In a 220-212 party line vote, the lower chamber adopted a measure that would allow Democrats to write and approve the 3.5-trillion-dollar social spending package without Republican support, while clearing the path for a final vote of the Senate-passed infrastructure plan.
The measure also requires the House to vote on the infrastructure bill by Sept. 27, which is an intra-party compromise after a small group of centrist Democrats pushed Speaker Nancy Pelosi, the top Democrat in the chamber, to take up the bipartisan infrastructure plan before the Democrats-only budget resolution.
Pelosi has been pushing to pass the infrastructure bill and the social spending package at the same time, which has prompted criticism from Republicans and even some of her colleagues.
Nine moderates, led by Representative Josh Gottheimer of New Jersey, opposed Pelosi's plan to vote on Monday on a related measure, leading to hours of negotiations within the party.
In a Washington Post opinion published Sunday, the nine House Democrats urged the party to "do infrastructure first."
"We are firmly opposed to holding the president's infrastructure legislation hostage to reconciliation, risking its passage and the bipartisan support behind it," they said.
"We can pass the infrastructure measure now, and then quickly consider reconciliation and the policies from climate to health care to universal pre-K (pre-kindergarten education) that we believe are critical," they added.
Earlier this month, the Senate approved a long-awaited bipartisan infrastructure bill, which includes 550 billion dollars in new spending on infrastructure projects.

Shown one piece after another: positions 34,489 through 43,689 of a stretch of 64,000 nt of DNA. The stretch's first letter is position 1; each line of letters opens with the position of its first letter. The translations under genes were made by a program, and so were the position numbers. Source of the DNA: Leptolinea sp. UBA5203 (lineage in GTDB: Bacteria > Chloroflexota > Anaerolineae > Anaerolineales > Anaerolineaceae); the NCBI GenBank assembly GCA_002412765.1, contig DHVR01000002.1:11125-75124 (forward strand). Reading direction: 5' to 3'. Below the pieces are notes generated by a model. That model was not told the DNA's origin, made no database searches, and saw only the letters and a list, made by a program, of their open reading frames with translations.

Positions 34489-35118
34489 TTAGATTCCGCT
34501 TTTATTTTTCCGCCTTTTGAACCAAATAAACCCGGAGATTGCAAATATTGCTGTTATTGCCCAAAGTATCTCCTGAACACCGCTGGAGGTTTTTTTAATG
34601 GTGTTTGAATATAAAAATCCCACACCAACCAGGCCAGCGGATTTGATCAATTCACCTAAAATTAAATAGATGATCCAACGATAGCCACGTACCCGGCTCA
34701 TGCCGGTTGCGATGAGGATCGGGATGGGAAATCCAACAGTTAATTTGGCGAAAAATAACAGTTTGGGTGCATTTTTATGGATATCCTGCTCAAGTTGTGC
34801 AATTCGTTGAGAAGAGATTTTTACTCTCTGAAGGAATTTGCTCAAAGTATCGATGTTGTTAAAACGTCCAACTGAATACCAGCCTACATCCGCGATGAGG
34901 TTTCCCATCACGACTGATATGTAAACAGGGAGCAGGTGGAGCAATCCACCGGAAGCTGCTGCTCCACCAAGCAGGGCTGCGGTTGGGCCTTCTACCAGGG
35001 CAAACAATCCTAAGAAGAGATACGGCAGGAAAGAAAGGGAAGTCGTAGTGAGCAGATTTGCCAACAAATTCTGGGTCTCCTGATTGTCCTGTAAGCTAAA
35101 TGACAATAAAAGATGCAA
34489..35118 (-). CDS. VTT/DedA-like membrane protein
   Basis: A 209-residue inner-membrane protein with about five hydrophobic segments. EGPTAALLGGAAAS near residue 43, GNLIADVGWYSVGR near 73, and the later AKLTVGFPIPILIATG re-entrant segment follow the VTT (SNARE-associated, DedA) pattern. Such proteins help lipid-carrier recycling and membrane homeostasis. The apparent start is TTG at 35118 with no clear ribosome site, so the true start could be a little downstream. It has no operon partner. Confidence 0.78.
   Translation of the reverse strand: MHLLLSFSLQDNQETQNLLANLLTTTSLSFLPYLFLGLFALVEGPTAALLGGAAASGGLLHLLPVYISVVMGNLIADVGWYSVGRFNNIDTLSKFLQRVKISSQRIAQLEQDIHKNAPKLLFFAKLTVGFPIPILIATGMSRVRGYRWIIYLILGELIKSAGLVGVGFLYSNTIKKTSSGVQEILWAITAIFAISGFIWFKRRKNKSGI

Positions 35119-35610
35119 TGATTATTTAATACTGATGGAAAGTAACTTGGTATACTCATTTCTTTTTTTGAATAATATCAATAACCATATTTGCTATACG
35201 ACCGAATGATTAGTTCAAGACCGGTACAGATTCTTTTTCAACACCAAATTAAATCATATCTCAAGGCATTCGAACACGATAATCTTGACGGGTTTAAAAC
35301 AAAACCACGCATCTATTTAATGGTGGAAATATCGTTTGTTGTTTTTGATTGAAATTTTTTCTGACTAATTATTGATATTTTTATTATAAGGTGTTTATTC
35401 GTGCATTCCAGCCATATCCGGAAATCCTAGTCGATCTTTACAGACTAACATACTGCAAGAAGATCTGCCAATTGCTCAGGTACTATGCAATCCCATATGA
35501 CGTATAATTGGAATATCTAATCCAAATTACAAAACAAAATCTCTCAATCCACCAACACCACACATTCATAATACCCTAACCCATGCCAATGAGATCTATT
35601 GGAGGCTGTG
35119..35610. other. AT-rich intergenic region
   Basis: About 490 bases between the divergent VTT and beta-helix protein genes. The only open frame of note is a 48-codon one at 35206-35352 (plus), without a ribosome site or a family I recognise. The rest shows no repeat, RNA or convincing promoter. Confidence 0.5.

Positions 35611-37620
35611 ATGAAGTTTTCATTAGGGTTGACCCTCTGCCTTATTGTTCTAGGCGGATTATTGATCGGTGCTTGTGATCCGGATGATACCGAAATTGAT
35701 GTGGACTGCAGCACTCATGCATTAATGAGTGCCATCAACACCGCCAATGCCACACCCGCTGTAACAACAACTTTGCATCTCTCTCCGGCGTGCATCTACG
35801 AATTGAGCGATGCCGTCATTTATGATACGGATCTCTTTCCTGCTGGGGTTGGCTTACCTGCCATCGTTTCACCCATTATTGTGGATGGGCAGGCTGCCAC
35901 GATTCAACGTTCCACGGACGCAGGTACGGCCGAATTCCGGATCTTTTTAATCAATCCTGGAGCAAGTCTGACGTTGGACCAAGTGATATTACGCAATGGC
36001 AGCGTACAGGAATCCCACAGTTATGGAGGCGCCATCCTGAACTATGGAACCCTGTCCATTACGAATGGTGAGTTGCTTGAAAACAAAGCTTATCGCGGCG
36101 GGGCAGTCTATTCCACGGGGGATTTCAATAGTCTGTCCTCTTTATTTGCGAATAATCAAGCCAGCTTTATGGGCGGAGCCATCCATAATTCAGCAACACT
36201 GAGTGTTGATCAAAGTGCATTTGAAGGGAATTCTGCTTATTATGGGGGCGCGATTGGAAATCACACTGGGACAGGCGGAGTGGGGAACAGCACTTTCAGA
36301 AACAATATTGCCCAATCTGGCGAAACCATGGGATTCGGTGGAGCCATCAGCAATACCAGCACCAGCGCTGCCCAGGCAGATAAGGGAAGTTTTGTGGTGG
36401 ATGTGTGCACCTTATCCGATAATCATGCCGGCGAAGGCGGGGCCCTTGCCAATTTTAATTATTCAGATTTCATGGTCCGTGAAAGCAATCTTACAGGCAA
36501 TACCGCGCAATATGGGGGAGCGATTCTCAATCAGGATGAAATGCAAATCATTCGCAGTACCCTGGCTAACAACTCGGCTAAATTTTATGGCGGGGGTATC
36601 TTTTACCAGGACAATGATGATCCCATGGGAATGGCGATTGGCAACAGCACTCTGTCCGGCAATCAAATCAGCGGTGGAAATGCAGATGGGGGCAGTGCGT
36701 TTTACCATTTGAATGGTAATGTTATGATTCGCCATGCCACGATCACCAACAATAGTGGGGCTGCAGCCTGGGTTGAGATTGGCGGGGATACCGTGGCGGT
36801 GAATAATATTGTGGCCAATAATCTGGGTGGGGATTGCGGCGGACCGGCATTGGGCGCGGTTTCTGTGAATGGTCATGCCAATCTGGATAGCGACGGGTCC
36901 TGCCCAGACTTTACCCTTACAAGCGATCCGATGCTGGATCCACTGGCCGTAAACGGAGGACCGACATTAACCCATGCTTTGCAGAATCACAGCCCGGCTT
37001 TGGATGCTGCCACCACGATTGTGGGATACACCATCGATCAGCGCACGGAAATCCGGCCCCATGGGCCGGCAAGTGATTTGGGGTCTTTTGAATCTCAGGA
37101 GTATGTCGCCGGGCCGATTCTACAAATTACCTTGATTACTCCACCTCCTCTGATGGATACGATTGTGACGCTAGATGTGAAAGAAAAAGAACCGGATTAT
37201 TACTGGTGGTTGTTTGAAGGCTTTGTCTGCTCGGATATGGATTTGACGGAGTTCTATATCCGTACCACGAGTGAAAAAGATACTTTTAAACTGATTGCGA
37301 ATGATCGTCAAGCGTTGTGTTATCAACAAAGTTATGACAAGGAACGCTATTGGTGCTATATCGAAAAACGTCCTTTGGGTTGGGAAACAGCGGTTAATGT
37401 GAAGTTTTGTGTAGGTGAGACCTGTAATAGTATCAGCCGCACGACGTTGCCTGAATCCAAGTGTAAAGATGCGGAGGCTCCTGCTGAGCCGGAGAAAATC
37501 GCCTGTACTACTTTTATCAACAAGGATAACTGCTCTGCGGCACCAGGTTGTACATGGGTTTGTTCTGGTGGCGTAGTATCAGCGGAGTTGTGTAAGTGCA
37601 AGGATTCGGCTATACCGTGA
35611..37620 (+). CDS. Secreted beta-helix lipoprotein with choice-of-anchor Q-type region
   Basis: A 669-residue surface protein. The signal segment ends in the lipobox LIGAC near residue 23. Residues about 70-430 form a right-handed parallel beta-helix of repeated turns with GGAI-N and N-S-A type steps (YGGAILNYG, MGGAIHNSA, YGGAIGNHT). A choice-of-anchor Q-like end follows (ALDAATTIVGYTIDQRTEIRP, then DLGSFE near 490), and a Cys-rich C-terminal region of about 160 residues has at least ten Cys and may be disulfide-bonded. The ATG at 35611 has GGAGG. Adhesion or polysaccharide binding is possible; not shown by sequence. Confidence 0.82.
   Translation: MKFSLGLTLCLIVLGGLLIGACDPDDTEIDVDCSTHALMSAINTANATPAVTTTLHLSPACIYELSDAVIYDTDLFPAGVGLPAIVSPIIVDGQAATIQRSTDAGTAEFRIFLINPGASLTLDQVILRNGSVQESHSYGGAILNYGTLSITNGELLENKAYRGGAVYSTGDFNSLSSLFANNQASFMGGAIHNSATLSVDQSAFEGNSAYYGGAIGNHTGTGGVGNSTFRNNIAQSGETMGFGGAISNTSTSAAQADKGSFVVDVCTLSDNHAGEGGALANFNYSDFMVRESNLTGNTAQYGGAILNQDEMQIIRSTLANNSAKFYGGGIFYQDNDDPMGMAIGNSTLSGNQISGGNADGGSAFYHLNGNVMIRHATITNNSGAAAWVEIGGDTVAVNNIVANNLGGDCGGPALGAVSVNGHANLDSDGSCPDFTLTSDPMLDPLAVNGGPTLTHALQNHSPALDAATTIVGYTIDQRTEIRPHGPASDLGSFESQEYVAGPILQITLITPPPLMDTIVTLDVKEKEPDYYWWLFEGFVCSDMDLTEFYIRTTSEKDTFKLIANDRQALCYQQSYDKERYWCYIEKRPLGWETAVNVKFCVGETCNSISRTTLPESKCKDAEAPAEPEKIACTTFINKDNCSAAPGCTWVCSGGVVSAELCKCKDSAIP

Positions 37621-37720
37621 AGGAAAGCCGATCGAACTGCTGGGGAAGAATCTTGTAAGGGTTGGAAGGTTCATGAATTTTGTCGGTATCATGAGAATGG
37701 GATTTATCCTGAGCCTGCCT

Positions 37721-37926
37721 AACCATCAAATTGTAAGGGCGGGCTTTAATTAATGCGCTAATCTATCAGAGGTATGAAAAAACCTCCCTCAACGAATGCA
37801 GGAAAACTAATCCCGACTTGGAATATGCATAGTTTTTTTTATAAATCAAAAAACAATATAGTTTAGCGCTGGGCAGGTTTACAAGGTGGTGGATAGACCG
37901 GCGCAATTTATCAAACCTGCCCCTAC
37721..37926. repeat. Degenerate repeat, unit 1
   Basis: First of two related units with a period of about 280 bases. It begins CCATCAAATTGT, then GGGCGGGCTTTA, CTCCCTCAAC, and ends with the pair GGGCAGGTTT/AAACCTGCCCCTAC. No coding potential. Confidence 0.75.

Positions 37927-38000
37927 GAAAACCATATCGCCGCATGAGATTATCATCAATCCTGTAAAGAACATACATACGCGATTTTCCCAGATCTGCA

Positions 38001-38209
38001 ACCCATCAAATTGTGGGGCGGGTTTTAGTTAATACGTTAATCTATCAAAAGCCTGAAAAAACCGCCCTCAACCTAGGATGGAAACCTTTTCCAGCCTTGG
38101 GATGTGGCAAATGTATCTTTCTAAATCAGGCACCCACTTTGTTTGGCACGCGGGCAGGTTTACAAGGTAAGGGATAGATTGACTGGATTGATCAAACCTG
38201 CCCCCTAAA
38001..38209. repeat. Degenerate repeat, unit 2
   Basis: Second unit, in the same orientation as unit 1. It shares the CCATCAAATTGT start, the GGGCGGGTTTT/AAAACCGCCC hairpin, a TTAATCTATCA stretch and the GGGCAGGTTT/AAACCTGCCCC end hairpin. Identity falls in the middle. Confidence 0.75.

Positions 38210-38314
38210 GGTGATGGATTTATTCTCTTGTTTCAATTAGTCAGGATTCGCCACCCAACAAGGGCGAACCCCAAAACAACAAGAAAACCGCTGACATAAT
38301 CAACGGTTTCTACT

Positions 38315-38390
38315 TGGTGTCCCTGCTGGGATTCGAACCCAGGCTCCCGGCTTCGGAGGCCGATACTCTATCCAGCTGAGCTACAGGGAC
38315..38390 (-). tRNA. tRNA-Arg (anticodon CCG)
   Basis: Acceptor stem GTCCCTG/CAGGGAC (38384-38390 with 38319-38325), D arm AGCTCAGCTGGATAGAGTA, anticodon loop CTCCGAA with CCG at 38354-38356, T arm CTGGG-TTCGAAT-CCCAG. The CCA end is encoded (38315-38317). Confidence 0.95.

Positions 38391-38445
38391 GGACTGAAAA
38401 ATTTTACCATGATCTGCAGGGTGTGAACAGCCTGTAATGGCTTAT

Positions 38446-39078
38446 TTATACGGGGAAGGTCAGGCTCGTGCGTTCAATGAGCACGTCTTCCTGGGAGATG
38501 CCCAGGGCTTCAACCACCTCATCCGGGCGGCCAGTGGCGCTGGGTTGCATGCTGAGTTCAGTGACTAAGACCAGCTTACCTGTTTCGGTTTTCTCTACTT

Along with the infrastructure bill, Democratic leaders have been seeking to advance the 3.5-trillion-dollar spending plan using the budget reconciliation process, which only requires a simple majority to pass the legislation, and would allow Democrats to enact most of President Joe Biden's social-spending agenda without Republican support. The budget plan focuses on childcare, education, health care and climate policy.
Democrats have argued that the budget plan will lower costs for Americans, cut taxes for U.S. families, and create jobs while tackling the climate crisis, claiming it would be paid for by the wealthy and corporations "paying their fair share."
Republicans, however, repeatedly lashed out at the massive spending plan, warning that the tax hike would hurt U.S. businesses and families. They say the high price tag would exacerbate inflation and push up the already ballooning debt.
With the Senate split 50-50, Democrats must keep moderates -- who could oppose elements of the agenda -- on their side, and allow Vice President Kamala Harris to cast the deciding vote.
Senator Kyrsten Sinema of Arizona, the top Democratic negotiator for the infrastructure bill, has repeatedly raised concerns about the potential cost of the package and the tax hikes proposed to pay for it.
Outside the Capitol, budget watchers are also voicing concerns. Maya MacGuineas, president of the Committee for a Responsible Federal Budget, a U.S. watchdog group, said in a statement Monday that the Senate budget resolution "should be a non-starter" in the House.
"It allows for 1.75 trillion dollars of direct new borrowing at a time when debt is already headed to record levels. That kind of borrowing made sense during the recession and pandemic, but it would be irresponsible and harmful going forward," MacGuineas said.
She added that before the House begins consideration of trillions of new spending and tax breaks, it should work to ensure the bipartisan infrastructure bill is fully paid for, urging lawmakers to identify additional revenue and spending reductions.
In a statement Tuesday, Pelosi said she is committed to passing the bipartisan infrastructure bill by Sept. 27.
In her House floor speech, Pelosi said the 3.5-trillion-dollar Build Back Better agenda would help build "the human infrastructure" of America.
"Now, it remains for to us work together -- work with the Senate to write a bill that preserves the privilege of 51 votes in the Senate," she said. "We must work together to do that in a way that passes the House and passes the Senate, and we must do so expeditiously."